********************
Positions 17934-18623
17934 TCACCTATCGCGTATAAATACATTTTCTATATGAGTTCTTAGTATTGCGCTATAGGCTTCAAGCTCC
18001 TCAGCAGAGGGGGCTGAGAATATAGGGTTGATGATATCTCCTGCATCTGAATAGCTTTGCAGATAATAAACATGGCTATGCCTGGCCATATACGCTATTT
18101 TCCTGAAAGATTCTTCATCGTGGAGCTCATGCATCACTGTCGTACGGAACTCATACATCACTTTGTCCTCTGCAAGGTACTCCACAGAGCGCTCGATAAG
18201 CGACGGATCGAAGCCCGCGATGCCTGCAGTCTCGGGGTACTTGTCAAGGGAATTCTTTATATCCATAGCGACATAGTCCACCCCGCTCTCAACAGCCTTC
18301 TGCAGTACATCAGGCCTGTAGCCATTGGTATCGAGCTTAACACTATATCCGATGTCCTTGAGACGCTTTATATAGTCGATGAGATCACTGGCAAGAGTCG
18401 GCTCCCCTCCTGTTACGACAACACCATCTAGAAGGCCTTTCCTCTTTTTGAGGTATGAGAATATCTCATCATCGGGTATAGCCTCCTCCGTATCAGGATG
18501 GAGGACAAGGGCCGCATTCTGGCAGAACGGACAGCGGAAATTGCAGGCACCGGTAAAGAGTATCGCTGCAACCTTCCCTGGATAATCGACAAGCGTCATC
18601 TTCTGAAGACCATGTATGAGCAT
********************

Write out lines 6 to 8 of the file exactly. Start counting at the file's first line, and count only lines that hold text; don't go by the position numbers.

18301 TGCAGTACATCAGGCCTGTAGCCATTGGTATCGAGCTTAACACTATATCCGATGTCCTTGAGACGCTTTATATAGTCGATGAGATCACTGGCAAGAGTCG
18401 GCTCCCCTCCTGTTACGACAACACCATCTAGAAGGCCTTTCCTCTTTTTGAGGTATGAGAATATCTCATCATCGGGTATAGCCTCCTCCGTATCAGGATG
18501 GAGGACAAGGGCCGCATTCTGGCAGAACGGACAGCGGAAATTGCAGGCACCGGTAAAGAGTATCGCTGCAACCTTCCCTGGATAATCGACAAGCGTCATC